The Highest Risk Ever….. Not!

 

BlogWordleI just received one of my daily news reports about Cyber Security and it said something to the effect of such and such a Research group has found out that Application Security holes are at highest numbers ever and this number is expected to increase even further in 2016!  Companies really need to focus on fixing the risk incurred by these applications.  I thought, “Wow, Really”?  I mean yet another highest number, highest risk, most vulnerable, more danger than ever before message.  What a surprise it was to get yet another news feed about a Cyber Security vulnerability being the worst ever.  (that last sentence is dripping with sarcasm – just in case you couldn’t tell).   I really just want to shout and scream out that No It Isn’t the highest total ever!  None of these items being touted as worst ever are really the worst ever.  The simple reality is that we are still in our relative infancy when it comes to Cyber Security as a profession and as something to write about.  Being in our infancy means that we are still finding lots of this things that we couldn’t find before.

None of these vulnerabilities appeared overnight.  The vulnerabilities that we are now finding and that are generating these, at times horrific, Blog- Overnightreports about numbers of vulnerabilities have always been there.  Not only have these vulnerabilities been there but here is a secret I will let you in on – there are many more that we still haven’t discovered!  Companies, researchers, etc. now have the proper tools to discover concerning Cyber Security  vulnerabilities in large numbers.  These are items that in the past no one knew about even though they were there.  As more and better tools come out we will find even more of the worst vulnerabilities ever.

Vulnerable OS, vulnerable Webpages, vulnerable coding, vulnerable hardware or firmware,  these items have been around for decades and will remain around.  So while it is great that we can now find these and do something about fixing and remediation of these vulnerabilities they aren’t new.  Maybe newly discovered or newly recognized but they have always been there.   

Why am I going on about something that is basically hype, and in some ways good in that it publicizes exposure to these items so that Cyber Security professionals can use them to raise awareness, funding and support for remediation?  Because of the way the reports and news articles are written.  In too many cases these articles raise awareness and hype of issues that are much lower risk than the ones the organization’s Information Security team are already working on.  I have sat in many meetings where executive management has looked at the Chief Information Security Officer (CISO) and said “I know your team is really busy remediating core vulnerabilities across our Financial landscape but I read something yesterday about mobile devices being very vulnerable and I think we need to re-focus our resources….  the article really made this mobile risk sound like the most dangerous thing ever.”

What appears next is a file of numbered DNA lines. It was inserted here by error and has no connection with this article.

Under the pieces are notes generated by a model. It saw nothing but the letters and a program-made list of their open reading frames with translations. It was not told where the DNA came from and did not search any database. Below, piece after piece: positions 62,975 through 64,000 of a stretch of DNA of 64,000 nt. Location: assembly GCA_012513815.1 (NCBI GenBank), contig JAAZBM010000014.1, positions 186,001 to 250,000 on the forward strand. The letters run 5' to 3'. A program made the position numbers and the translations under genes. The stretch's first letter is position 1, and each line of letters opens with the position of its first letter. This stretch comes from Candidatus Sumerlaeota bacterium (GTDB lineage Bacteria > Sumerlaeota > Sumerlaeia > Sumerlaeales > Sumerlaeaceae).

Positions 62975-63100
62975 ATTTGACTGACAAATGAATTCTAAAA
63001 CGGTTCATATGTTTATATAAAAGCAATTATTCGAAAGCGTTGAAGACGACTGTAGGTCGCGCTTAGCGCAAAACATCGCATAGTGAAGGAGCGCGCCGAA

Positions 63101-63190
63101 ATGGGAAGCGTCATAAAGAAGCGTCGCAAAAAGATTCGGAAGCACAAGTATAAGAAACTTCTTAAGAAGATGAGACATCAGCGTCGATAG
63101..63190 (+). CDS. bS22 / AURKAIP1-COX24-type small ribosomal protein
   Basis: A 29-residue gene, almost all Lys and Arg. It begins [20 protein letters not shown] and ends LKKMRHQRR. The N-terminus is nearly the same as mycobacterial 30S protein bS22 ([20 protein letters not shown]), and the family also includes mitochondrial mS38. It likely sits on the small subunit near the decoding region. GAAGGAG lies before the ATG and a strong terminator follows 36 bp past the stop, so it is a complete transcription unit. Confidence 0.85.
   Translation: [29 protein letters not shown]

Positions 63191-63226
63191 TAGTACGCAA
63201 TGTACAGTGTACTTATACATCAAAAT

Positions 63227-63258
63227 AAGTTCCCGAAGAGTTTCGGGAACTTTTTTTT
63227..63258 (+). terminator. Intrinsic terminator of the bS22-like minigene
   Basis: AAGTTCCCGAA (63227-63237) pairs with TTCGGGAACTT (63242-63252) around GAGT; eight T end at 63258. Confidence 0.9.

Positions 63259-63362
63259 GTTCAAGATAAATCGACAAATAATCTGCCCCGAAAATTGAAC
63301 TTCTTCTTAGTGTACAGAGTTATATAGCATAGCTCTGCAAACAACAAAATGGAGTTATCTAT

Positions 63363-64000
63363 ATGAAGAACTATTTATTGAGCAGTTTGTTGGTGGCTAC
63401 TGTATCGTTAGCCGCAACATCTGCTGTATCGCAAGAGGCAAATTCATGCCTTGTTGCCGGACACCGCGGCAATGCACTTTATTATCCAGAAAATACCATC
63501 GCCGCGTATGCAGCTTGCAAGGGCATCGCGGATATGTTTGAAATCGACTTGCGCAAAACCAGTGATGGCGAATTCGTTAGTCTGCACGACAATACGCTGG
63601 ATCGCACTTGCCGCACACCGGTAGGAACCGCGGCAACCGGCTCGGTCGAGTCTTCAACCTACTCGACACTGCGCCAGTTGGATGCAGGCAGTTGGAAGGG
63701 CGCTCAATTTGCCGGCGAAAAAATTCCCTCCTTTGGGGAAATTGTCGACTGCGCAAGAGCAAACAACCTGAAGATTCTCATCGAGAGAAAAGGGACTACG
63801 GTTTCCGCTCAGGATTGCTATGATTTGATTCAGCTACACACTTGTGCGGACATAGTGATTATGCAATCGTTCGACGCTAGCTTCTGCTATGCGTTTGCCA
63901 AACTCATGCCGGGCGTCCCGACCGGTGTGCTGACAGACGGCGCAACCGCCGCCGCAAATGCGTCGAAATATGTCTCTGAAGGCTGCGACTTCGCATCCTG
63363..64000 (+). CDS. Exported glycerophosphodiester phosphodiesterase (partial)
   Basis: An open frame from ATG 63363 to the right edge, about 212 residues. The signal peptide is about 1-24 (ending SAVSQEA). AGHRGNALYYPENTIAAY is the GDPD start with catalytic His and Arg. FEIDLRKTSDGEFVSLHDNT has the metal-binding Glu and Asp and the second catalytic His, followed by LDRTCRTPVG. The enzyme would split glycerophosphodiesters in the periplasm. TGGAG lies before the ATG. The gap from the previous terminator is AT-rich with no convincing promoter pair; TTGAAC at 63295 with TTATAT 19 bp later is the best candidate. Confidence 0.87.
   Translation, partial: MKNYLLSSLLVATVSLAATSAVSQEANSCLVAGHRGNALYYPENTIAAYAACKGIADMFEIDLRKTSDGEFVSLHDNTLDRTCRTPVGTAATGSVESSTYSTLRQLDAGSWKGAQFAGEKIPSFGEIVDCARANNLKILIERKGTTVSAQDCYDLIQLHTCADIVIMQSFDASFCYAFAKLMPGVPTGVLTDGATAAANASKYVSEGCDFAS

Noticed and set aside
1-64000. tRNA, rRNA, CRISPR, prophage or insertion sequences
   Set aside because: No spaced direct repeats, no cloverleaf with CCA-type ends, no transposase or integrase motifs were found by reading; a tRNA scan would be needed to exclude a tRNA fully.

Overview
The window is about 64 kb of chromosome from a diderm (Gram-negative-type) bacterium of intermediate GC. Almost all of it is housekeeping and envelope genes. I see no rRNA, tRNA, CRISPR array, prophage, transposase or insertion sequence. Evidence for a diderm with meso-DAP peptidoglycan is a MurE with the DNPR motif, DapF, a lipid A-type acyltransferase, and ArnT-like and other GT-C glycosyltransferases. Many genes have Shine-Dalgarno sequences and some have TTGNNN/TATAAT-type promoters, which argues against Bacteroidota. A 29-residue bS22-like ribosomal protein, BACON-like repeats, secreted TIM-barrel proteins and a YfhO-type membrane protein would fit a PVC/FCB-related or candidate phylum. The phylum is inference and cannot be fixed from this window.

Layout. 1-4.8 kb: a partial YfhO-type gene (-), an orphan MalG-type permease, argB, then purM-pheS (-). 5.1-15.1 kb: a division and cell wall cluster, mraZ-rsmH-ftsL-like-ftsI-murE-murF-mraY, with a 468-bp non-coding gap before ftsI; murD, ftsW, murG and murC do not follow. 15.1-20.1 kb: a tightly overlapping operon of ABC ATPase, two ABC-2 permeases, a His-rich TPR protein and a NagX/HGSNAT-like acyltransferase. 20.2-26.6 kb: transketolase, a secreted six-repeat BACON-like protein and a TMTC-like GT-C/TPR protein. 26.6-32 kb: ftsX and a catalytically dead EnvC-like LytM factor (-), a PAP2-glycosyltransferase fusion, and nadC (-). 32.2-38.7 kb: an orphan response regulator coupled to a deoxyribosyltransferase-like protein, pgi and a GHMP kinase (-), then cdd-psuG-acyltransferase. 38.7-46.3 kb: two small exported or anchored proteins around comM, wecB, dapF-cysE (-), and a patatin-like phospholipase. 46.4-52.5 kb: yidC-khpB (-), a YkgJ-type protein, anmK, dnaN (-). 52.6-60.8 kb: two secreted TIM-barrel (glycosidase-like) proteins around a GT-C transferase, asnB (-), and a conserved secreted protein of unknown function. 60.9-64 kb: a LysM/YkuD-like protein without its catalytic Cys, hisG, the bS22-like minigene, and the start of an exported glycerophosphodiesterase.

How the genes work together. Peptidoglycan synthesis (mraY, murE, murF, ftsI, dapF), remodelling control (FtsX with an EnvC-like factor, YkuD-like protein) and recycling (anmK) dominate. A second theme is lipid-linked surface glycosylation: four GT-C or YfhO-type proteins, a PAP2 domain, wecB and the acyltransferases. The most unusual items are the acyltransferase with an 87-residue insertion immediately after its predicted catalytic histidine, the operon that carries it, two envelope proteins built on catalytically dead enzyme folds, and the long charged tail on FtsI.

Don’t get me wrong,  I appreciate the awareness being generated but …. the WORST EVER …. no in most cases it really isn’t.  There are lots of Cyber Security items just as bad or worse that most organizations need to fix and the decision on where the highest Information Security risk sits inside of the company should not be decided by reporters and vendors but should rest on the shoulders of the CISO and the experts they have hired to analyze and determine what risk items need immediate attention.

 

About mclaukl

Kevin L. McLaughlin began his career as a Special Agent for the Department of Army. He was responsible for investigating Felony crimes around the globe. He has had many careers over the years, including being a Police Officer in Kissimmee Florida, an Investigator for Mastercard/Visa, a Middle School teacher, a Director at Kennedy Space Center (where he worked with Fred Hayes, James Lovell, Armstrong, Sheppard, etc.), the President of his own company, an IT Manager and Senior Information Security manager with the Procter & Gamble (P&G) company (fortune 35), a CISO at the University of Cincinnati and a Senior Information System Security Manager for the Whirlpool Corporation (fortune 125). Kevin has also been an adjunct since 1992. While at P&G Kevin created one of P&G’s augmentation outsourcing teams in India. Kevin designed and implemented this India team and it won a global Gold Service award from Atos-Origin and has acted as a model for countless corporate relationships since. Over the years Kevin has: created an Information Security program conducted Information Security Strategic planning designed Information Security solutions, investigated over 700 Cyber cases and operated a Global Security Operations Center. • Education - MS in Computer Science Education, BS in Management of Information Systems - currently a PhD in Cyber Security, University of Fairfax • Professional Certifications - CISM, CISSP, PMP, ITIL Master Certified, GIAC Security Leadership Certificate (GSLC), CRISC. Kevin also holds Certificates in the Advanced Principles of Information Security and in Advanced Information Security Research Methods from Jones International University.
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